The Lancia Delta Integrale May Be the Ultimate Hot Hatch

Today, turbochargers are a standard part of the hot hatch formula. And some of the hottest, like the Golf R, rely on all-wheel drive for greater speed and traction. Both helped start the legends of cars like the Audi Ur-Quattro, Subaru WRX, and Mitsubishi Lancer Evo. But all 3 were hard-pressed to keep up with another rally great. A hot hatch that combined AWD and turbos decades before the Golf R: the Lancia Delta Integrale.

The Lancia Delta Integrale’s winning formula

1973 Lancia Stratos rally car
1973 Lancia Stratos rally car | Lancia

Lancia is one of the most successful brands at rallying. The Italian company was the first to create a purpose-built rally car, the Stratos. But it was the later Delta Integrale that was its most successful racer.

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It won the World Rally Championship 6 years in a row, from 1987-1992, Petrolicious reports. No car before or since has equaled this feat. This is incredible considering, as ISSIMI explains below, it wasn’t actually intended for rallying. In fact, when it went racing, the hatchback was already 7 years old.

Originally, Lancia raced in Group B using the AWD Delta S4. However, that was a Delta in name only, Hagerty reports. Underneath, it had a custom chassis, and a mid-mounted turbocharged and supercharged engine. But when Group B was canceled, Lancia had to quickly find another car to race.

Luckily, there was already an AWD version of the Lancia Delta, the HF 4WD. Which, with its rear Torsen limited-slip differential, was fairly advanced for the time, Classic & Sports Car reports. So, Lancia boosted the 2.0-liter turbocharged four-cylinder from 160 to 195 hp, increased the hood’s ventilation, and gave it wider wheels and tires. The result was the 1987 Lancia Delta Integrale 8v.

What’s it like to drive today?

From then until 1993, Lancia continually improved the Delta Integrale. The 2.0-liter gained fuel injection, more valves, and more power. The AWD system was upgraded and re-configured. The tires and wheels got wider, as did the fender flares. And there were more hood vents and bulges. Though the latter weren’t only for ventilation.

The engine bay of a dark blue 1994 Lancia Delta Integrale Evoluzione II, showing the red engine cover and the suspension towers rising up to the edge of the engine bay
1994 Lancia Delta Integrale Evoluzione II engine bay | Bring a Trailer

Lancia increased suspension travel over the years. So much so, engineers welded in shock tower extensions, which wouldn’t fit under the original hood. The strut tower braces didn’t help, either.

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The last Lancia Delta Integrale that raced in WRC, 1992’s Evoluzione I, made 210 hp. The 1993-94 Evoluzione 2 was the last Delta Integrale, and it made 215 hp.

The Lancia Delta Integrale shows its age in some ways, Automobile reports. The turbocharger has noticeably lag, and there’s a lot of hard plastic in the interior. Due to the lack of airbags, visibility is excellent. But the later models have supportive Recaro sport seats. And while the interior can feel a bit cheap, the driving experience definitely isn’t.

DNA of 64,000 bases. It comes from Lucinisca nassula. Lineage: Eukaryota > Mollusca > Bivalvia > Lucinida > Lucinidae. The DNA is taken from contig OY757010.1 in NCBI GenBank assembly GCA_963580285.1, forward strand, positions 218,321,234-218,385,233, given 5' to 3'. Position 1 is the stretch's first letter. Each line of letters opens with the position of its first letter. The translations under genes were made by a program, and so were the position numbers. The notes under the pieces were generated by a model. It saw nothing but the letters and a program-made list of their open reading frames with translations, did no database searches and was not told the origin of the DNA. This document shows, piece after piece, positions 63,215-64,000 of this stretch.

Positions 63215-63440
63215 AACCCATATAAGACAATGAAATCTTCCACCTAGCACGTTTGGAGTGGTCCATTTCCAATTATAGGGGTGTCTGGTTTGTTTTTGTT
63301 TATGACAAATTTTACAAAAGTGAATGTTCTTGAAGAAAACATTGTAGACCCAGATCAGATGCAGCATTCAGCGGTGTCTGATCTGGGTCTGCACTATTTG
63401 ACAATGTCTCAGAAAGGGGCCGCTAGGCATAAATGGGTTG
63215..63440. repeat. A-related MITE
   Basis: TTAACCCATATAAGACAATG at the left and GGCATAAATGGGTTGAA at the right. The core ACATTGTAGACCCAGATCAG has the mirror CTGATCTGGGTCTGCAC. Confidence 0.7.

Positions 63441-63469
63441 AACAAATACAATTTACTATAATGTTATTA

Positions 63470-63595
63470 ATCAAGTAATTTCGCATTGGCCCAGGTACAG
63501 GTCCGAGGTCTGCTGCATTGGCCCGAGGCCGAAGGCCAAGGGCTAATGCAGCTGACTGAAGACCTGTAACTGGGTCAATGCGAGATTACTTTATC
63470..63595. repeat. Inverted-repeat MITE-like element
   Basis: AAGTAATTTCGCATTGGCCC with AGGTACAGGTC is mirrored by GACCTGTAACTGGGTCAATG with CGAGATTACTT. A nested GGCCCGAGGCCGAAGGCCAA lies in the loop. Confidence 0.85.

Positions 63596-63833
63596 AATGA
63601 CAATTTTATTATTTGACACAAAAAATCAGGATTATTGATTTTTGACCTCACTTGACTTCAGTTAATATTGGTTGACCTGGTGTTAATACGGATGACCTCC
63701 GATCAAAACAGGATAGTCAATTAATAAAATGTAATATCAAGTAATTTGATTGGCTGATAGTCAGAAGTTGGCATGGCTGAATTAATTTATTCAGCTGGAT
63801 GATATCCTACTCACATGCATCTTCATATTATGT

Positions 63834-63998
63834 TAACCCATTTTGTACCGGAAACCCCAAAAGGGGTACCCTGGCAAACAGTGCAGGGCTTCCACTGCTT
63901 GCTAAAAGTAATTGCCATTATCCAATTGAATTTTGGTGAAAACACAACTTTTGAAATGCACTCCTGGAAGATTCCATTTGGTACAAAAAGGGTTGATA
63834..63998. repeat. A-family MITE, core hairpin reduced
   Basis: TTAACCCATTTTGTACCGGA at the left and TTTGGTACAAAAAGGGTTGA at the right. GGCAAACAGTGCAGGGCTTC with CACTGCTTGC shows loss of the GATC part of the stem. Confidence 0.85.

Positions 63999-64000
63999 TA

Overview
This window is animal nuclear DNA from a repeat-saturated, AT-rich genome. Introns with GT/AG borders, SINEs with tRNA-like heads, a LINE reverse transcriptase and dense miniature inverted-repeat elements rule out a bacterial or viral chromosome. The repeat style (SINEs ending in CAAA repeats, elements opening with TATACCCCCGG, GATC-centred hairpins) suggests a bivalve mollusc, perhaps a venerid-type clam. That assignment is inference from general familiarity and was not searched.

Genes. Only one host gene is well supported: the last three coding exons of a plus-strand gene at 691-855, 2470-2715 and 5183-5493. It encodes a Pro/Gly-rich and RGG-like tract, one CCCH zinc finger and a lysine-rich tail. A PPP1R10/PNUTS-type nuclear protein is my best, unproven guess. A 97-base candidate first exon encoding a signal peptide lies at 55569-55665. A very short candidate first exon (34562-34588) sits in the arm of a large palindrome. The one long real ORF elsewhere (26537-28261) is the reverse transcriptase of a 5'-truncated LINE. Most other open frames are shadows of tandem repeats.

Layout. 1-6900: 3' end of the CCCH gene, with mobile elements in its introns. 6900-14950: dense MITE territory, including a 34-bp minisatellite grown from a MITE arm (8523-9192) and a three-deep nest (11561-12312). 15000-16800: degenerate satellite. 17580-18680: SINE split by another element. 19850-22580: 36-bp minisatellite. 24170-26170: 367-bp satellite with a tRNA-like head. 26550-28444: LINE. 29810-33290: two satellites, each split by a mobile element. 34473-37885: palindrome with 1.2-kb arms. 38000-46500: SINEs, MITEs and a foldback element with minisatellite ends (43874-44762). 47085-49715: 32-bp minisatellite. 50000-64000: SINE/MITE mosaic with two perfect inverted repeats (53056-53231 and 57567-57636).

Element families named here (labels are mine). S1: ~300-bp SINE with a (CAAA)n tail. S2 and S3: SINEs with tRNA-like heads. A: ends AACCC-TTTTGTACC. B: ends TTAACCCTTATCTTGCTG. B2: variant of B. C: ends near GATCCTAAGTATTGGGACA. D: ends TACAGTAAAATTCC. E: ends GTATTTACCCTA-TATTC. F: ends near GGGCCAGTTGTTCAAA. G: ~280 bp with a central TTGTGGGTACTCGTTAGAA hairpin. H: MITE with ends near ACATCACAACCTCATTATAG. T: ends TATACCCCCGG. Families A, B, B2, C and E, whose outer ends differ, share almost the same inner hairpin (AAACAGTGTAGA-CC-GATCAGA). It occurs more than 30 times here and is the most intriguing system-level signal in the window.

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Even today, Evo reports, the Delta Integrale’s AWD system lets it keep up with modern hot hatches. The steering is full of feedback and weighted well—there’s even a radiator specifically for the steering fluid, Petrolicious reports. And the hot hatch’s chassis and suspension make it a balanced and agile car to handle.

Getting your own Lancia Delta Integrale

Although the Lancia Delta Integrale was never sold in the US, it’s now old enough to be import-eligible. In addition, it’s held in high-enough esteem that one company, Automobili Amos, is doing Singer-level Delta Integrale restomods, Road & Track reports.

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Being over 25 years old and Italian means finding an un-rusted example can be difficult. However, not only are imports increasing, a fair few come from Japan. Japanese cars tend to be in better condition. Although, there are a few issues to keep in mind. 8-valve models are known to leak oil into the exhaust manifold. Evo 1 models also leak oil, though from their turbos. And 16-valve models are prone to camshaft wear.

It’s worth pointing out that the Delta Integrale burns a bit of oil if driven hard, GarageDreams reports. In addition, the cam belts need to be changed every 12,000-18,000 miles. Luckily, parts for these hot hatches are getting easier to find. FCA is even remaking a few parts as part of its Heritage Department services, Hagerty reports.

White with red-and-blue stripes 1992 Lancia Delta Integrale Evoluzione I Martini 5 Edition hot hatch on a wet road in front of a grassy hill
1992 Lancia Delta Integrale Evoluzione I Martini 5 Edition | Euro Classix Cars

Because the Lancia Delta Integrale evolved so much, prices can differ significantly between model years. Also, the Evoluzione models served as the bases for several sought-after special editions. 8-valve and 16-valve models often sell for $20,000-$40,000 on Bring a Trailer. The Evo models, though, typically go for $50,000-$75,000.

That’s quite a lot of money for a hot hatch. But then, the Lancia Delta Integrale isn’t just any hot hatch.

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